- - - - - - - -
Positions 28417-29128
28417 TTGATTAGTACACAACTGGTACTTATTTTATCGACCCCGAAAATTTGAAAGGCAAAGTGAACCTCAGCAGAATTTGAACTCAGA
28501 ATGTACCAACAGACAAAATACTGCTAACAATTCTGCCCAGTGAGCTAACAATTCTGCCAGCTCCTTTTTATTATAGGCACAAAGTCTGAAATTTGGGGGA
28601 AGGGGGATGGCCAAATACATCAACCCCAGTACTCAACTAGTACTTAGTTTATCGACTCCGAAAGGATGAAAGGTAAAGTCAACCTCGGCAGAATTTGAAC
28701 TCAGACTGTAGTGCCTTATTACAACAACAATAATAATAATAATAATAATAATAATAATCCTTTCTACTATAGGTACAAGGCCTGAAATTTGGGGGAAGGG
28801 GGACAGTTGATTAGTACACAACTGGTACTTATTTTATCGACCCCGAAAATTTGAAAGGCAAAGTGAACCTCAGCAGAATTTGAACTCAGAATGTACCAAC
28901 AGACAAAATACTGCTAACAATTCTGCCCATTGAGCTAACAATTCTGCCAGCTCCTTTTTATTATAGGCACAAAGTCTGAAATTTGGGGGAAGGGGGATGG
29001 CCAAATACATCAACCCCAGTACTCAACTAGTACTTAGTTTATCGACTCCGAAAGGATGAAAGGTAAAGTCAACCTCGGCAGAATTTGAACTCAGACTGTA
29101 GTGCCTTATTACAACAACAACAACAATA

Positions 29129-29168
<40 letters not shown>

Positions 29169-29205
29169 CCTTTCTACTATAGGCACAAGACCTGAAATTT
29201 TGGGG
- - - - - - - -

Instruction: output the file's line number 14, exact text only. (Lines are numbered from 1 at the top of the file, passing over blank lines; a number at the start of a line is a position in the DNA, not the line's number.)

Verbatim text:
29201 TGGGG